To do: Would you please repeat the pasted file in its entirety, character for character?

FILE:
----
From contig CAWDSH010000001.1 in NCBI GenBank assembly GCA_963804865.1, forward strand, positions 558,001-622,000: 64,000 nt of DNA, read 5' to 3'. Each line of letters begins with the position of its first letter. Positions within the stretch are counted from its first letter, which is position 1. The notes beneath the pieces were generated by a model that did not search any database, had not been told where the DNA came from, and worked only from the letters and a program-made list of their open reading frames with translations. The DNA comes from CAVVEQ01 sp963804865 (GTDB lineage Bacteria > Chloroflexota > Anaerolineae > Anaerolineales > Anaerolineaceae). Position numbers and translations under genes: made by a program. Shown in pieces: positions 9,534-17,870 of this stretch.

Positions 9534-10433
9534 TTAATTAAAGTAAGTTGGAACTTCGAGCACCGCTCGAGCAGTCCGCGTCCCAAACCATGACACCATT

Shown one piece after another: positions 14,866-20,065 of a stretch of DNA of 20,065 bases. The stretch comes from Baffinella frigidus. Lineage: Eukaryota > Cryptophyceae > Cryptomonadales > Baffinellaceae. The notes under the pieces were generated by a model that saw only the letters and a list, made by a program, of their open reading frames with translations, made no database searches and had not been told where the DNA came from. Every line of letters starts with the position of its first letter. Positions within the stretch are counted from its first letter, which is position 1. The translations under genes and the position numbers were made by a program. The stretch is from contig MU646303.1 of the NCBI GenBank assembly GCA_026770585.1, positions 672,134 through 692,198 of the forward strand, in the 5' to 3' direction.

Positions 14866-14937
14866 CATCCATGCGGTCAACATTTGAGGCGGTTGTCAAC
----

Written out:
From contig CAWDSH010000001.1 in NCBI GenBank assembly GCA_963804865.1, forward strand, positions 558,001-622,000: 64,000 nt of DNA, read 5' to 3'. Each line of letters begins with the position of its first letter. Positions within the stretch are counted from its first letter, which is position 1. The notes beneath the pieces were generated by a model that did not search any database, had not been told where the DNA came from, and worked only from the letters and a program-made list of their open reading frames with translations. The DNA comes from CAVVEQ01 sp963804865 (GTDB lineage Bacteria > Chloroflexota > Anaerolineae > Anaerolineales > Anaerolineaceae). Position numbers and translations under genes: made by a program. Shown in pieces: positions 9,534-17,870 of this stretch.

Positions 9534-10433
9534 TTAATTAAAGTAAGTTGGAACTTCGAGCACCGCTCGAGCAGTCCGCGTCCCAAACCATGACACCATT

Shown one piece after another: positions 14,866-20,065 of a stretch of DNA of 20,065 bases. The stretch comes from Baffinella frigidus. Lineage: Eukaryota > Cryptophyceae > Cryptomonadales > Baffinellaceae. The notes under the pieces were generated by a model that saw only the letters and a list, made by a program, of their open reading frames with translations, made no database searches and had not been told where the DNA came from. Every line of letters starts with the position of its first letter. Positions within the stretch are counted from its first letter, which is position 1. The translations under genes and the position numbers were made by a program. The stretch is from contig MU646303.1 of the NCBI GenBank assembly GCA_026770585.1, positions 672,134 through 692,198 of the forward strand, in the 5' to 3' direction.

Positions 14866-14937
14866 CATCCATGCGGTCAACATTTGAGGCGGTTGTCAAC